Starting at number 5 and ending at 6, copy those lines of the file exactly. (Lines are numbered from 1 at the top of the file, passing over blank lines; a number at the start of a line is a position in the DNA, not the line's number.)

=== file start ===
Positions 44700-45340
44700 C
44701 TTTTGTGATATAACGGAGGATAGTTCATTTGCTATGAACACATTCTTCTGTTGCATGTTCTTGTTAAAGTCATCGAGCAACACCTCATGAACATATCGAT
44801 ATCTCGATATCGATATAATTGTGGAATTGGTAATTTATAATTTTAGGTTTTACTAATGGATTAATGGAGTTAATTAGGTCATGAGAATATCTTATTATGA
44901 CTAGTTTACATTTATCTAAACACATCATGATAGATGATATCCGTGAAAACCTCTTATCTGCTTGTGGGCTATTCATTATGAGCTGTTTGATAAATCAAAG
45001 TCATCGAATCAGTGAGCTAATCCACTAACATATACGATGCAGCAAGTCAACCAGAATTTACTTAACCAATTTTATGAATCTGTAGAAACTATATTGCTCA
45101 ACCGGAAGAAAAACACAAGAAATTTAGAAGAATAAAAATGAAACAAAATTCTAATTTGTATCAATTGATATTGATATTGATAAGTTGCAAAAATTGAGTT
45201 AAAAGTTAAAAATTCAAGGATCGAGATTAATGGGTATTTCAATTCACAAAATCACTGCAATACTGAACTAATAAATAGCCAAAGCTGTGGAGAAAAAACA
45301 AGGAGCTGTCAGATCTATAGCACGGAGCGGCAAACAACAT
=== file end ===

44901 CTAGTTTACATTTATCTAAACACATCATGATAGATGATATCCGTGAAAACCTCTTATCTGCTTGTGGGCTATTCATTATGAGCTGTTTGATAAATCAAAG
45001 TCATCGAATCAGTGAGCTAATCCACTAACATATACGATGCAGCAAGTCAACCAGAATTTACTTAACCAATTTTATGAATCTGTAGAAACTATATTGCTCA